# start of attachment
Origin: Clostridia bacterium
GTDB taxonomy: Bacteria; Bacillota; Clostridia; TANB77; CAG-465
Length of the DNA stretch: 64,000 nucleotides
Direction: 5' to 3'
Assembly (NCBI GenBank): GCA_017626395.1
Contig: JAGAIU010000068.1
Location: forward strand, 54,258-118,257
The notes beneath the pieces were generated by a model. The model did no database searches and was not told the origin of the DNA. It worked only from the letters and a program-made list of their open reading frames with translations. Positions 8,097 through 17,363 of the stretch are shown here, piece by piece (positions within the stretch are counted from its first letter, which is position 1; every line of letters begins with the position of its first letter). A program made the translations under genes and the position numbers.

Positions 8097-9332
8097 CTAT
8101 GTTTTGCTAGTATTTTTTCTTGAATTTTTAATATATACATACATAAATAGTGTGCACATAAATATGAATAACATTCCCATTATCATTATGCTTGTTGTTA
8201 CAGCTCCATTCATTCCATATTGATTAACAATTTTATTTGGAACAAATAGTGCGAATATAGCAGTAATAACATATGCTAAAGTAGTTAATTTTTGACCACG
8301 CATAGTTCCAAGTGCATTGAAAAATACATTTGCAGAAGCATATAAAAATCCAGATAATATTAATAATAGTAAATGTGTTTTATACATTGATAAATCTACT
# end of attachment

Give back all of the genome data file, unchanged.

Origin: Clostridia bacterium
GTDB taxonomy: Bacteria; Bacillota; Clostridia; TANB77; CAG-465
Length of the DNA stretch: 64,000 nucleotides
Direction: 5' to 3'
Assembly (NCBI GenBank): GCA_017626395.1
Contig: JAGAIU010000068.1
Location: forward strand, 54,258-118,257
The notes beneath the pieces were generated by a model. The model did no database searches and was not told the origin of the DNA. It worked only from the letters and a program-made list of their open reading frames with translations. Positions 8,097 through 17,363 of the stretch are shown here, piece by piece (positions within the stretch are counted from its first letter, which is position 1; every line of letters begins with the position of its first letter). A program made the translations under genes and the position numbers.

Positions 8097-9332
8097 CTAT
8101 GTTTTGCTAGTATTTTTTCTTGAATTTTTAATATATACATACATAAATAGTGTGCACATAAATATGAATAACATTCCCATTATCATTATGCTTGTTGTTA
8201 CAGCTCCATTCATTCCATATTGATTAACAATTTTATTTGGAACAAATAGTGCGAATATAGCAGTAATAACATATGCTAAAGTAGTTAATTTTTGACCACG
8301 CATAGTTCCAAGTGCATTGAAAAATACATTTGCAGAAGCATATAAAAATCCAGATAATATTAATAATAGTAAATGTGTTTTATACATTGATAAATCTACT